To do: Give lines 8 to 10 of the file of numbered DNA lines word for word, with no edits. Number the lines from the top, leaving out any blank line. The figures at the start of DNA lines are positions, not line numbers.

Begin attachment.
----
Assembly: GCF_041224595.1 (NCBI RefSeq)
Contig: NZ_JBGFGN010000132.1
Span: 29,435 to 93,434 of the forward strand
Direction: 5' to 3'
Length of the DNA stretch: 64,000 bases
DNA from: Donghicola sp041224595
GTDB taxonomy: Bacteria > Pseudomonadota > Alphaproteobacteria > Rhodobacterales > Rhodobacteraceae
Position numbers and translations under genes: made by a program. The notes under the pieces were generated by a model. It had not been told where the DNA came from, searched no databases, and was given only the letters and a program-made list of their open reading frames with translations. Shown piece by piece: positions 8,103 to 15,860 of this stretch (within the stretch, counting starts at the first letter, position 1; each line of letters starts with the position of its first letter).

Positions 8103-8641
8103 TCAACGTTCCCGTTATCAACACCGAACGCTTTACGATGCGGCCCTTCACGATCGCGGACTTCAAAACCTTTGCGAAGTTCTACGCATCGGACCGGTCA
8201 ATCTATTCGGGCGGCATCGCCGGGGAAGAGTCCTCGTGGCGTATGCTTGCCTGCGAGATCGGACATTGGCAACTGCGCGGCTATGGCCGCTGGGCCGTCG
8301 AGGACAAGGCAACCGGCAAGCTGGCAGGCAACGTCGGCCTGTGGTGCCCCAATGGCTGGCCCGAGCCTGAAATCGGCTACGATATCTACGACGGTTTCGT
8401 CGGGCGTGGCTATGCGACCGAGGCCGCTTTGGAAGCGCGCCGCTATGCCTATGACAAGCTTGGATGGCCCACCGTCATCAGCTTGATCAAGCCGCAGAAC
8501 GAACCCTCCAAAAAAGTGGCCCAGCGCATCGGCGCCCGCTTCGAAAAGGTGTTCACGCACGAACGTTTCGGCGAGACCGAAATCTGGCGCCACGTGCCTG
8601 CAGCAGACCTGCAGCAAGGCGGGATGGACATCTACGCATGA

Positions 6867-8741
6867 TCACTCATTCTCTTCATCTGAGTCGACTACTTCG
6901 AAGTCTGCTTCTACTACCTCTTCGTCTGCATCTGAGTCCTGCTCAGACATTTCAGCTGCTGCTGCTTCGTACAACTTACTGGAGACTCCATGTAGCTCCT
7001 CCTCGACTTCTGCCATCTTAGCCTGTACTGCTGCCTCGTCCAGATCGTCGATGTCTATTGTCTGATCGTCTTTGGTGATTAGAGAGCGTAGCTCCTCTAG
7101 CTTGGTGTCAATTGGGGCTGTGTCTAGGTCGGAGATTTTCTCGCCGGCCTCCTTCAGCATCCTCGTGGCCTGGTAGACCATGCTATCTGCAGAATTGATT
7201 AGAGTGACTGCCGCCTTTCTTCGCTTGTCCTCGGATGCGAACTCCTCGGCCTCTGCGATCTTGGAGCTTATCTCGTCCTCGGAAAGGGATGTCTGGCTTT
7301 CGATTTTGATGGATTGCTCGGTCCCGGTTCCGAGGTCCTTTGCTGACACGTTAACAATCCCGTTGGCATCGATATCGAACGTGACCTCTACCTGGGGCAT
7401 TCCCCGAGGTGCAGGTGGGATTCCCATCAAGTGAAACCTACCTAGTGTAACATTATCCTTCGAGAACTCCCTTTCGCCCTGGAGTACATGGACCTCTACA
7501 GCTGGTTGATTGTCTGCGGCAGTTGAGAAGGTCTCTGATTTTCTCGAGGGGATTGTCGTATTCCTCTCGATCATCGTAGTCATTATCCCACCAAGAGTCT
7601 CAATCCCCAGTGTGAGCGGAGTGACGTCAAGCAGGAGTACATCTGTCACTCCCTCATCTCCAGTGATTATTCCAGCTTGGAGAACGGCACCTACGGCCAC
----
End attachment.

Position numbers and translations under genes: made by a program. The notes under the pieces were generated by a model. It had not been told where the DNA came from, searched no databases, and was given only the letters and a program-made list of their open reading frames with translations. Shown piece by piece: positions 8,103 to 15,860 of this stretch (within the stretch, counting starts at the first letter, position 1; each line of letters starts with the position of its first letter).

Positions 8103-8641
8103 TCAACGTTCCCGTTATCAACACCGAACGCTTTACGATGCGGCCCTTCACGATCGCGGACTTCAAAACCTTTGCGAAGTTCTACGCATCGGACCGGTCA